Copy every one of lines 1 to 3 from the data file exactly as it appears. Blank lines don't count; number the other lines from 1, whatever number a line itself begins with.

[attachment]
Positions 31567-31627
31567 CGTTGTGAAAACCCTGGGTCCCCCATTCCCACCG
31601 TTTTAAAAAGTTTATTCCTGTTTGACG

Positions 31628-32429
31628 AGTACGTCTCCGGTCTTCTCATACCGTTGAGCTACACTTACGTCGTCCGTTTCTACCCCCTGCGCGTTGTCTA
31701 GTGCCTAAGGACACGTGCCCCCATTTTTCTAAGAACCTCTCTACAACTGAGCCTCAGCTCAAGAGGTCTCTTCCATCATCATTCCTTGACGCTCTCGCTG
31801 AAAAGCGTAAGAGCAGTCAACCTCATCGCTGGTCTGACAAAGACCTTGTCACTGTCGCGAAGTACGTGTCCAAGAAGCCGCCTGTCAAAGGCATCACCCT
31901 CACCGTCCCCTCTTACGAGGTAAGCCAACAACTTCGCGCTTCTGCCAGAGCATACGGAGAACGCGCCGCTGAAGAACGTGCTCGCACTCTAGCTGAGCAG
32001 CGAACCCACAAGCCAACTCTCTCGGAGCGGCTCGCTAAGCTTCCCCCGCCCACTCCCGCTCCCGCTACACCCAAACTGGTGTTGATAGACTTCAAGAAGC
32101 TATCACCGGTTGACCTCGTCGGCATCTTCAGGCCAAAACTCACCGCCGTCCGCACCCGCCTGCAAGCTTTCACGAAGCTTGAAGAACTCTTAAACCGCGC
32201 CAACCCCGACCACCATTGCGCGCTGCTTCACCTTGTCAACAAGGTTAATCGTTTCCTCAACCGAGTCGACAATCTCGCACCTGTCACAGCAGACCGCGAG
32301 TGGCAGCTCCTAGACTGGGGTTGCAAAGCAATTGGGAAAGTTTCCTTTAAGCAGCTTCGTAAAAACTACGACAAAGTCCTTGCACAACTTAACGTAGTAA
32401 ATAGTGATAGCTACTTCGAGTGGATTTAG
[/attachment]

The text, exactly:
Positions 31567-31627
31567 CGTTGTGAAAACCCTGGGTCCCCCATTCCCACCG
31601 TTTTAAAAAGTTTATTCCTGTTTGACG